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Hamburg University of Technology, Germany
The authors state:
"The world that we experience is multifaceted, dynamic, unique, and mostly hidden from direct view. At a most basic level, individuals cope with this complexity by forming and using concepts to assign meaning to (i.e., to identify and describe) their experiences. People place concepts into relationships with other concepts and use these conceptual system as guides to organizing and explaining the world they experience. (...) In order to share and interact with others regarding these conceptualizations, people (scientists) translate their internal concepts into external symbols of language. When both the symbols and the underlying conceptualizations to which they refer are reasonably well shared, the exchange of meaning from one individual to another can take place." (p. 18).
In the second chapter, the instantiation of focusing concepts to delimitate and narrow theoretical definitions is elaborated. Again, the authors provide practical and useful suggestions, such as explaining concepts as simple and exact as possible. Common pitfalls are mentioned as well. For example, authors suggest not to define theory by an example, but to specify it on a general level. In their view, using examples should be seen as a refinement of the definition, by stressing the key properties of the concepts in question. The authors point out the importance of clear construct definitions for the value of theories and present possible strategies to tackle this challenge.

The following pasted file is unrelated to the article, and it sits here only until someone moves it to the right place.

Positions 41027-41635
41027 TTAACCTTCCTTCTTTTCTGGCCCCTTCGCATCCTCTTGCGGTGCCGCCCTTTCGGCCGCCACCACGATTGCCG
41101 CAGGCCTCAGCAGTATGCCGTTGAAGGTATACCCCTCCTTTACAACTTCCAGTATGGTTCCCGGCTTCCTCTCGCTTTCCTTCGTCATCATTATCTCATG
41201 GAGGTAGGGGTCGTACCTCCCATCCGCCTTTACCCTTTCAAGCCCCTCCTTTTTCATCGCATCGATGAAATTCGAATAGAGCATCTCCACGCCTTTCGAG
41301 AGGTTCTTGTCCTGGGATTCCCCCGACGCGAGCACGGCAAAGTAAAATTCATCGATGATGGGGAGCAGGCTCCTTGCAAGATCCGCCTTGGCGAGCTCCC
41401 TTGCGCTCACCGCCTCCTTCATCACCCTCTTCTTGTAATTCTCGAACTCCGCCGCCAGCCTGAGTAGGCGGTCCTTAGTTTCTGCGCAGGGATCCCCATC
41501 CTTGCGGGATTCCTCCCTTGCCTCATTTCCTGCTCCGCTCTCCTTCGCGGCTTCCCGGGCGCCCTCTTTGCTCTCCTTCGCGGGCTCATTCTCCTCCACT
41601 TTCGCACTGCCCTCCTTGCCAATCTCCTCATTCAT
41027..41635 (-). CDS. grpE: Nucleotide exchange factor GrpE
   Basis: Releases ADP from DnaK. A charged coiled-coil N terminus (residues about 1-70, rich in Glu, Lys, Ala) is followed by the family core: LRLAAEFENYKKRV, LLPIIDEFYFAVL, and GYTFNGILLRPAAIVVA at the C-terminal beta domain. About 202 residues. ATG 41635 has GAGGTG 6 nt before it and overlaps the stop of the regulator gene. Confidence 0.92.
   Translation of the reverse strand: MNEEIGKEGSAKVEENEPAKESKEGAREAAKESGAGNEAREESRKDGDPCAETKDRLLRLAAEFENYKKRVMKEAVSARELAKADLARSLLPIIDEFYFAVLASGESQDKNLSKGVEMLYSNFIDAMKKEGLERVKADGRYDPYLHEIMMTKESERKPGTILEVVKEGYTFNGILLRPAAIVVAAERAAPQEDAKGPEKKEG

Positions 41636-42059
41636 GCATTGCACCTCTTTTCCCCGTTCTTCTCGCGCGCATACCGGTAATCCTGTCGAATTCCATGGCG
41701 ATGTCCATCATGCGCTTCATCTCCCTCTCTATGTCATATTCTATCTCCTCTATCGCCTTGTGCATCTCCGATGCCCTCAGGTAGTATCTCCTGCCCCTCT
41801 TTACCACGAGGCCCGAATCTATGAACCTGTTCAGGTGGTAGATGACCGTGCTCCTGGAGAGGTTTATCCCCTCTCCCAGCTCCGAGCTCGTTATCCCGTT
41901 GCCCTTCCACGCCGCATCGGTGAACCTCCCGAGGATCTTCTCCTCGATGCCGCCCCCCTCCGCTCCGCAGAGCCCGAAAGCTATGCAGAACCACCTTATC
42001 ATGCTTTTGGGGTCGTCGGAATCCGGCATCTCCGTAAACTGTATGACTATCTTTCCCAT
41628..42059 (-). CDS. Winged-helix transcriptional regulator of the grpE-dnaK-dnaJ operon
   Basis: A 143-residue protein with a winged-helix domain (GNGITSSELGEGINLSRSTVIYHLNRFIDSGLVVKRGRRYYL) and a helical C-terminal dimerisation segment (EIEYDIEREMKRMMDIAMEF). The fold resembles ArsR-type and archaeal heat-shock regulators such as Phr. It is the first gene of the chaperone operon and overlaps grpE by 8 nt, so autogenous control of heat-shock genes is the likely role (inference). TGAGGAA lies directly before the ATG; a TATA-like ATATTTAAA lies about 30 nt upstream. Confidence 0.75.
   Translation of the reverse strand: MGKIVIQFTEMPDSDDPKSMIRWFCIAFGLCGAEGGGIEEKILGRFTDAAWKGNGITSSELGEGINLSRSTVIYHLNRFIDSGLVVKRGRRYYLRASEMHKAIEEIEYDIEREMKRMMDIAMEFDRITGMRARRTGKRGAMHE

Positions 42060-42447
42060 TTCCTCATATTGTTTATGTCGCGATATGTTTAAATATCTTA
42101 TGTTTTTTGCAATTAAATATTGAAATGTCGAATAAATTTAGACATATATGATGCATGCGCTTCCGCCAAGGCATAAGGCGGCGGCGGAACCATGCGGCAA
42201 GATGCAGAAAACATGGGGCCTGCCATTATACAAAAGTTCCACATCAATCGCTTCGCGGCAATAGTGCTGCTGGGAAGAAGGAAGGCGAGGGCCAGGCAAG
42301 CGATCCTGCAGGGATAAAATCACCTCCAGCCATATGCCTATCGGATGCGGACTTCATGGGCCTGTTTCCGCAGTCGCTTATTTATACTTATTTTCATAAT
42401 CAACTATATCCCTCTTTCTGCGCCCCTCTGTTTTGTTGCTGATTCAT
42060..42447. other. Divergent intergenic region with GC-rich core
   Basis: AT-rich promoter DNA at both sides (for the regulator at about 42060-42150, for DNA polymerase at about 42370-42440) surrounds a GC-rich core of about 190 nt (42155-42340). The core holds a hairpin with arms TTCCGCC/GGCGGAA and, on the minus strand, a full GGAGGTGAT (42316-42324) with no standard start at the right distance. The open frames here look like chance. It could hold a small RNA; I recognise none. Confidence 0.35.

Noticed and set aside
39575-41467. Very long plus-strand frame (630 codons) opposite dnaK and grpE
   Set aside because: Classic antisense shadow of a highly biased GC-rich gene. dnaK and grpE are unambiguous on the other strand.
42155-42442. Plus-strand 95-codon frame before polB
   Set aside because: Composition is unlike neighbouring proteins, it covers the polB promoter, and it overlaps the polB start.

The third chapter concerns clarifying relationships using thought experiments, where the authors present thought experiments as a means to articulate constructs and (expected) theoretical relationships between constructs. For the definition of relationships, variable tables (e.g. contingency tables) are introduced and scatterplots are presented as graphical representations for relations. In the ODD protocol for simulation models (e.g., Grimm et al. 2006), variable tables are a means to identify model structures. The variable tables serve as a link between general theory construction and model specification for simulation models.
The next sections of this part introduce strategies for theory construction in very detail:
The section simulation as a theory development method describes simulation as a suitable tool for construction of theories, in particular in case of complex and dynamic systems. Moreover, the advantages of simulation in respect to laboratory experiments are presented. The book states that simulation models have the potential to deal with a larger set of variables, whereas the number of variables in laboratory experiments must be dramatically reduced. For instance, the contribution of simulation to theory construction is such that it can provide tests for a variety of hypothetical criterion systems and feedbacks on the process of conceptualization in iterations.
In sum, the book is highly recommendable for social science students, is a good lecture for young and open minded researchers and locates simulation at the core of the scientific endeavour.
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© Copyright Journal of Artificial Societies and Social Simulation, 2010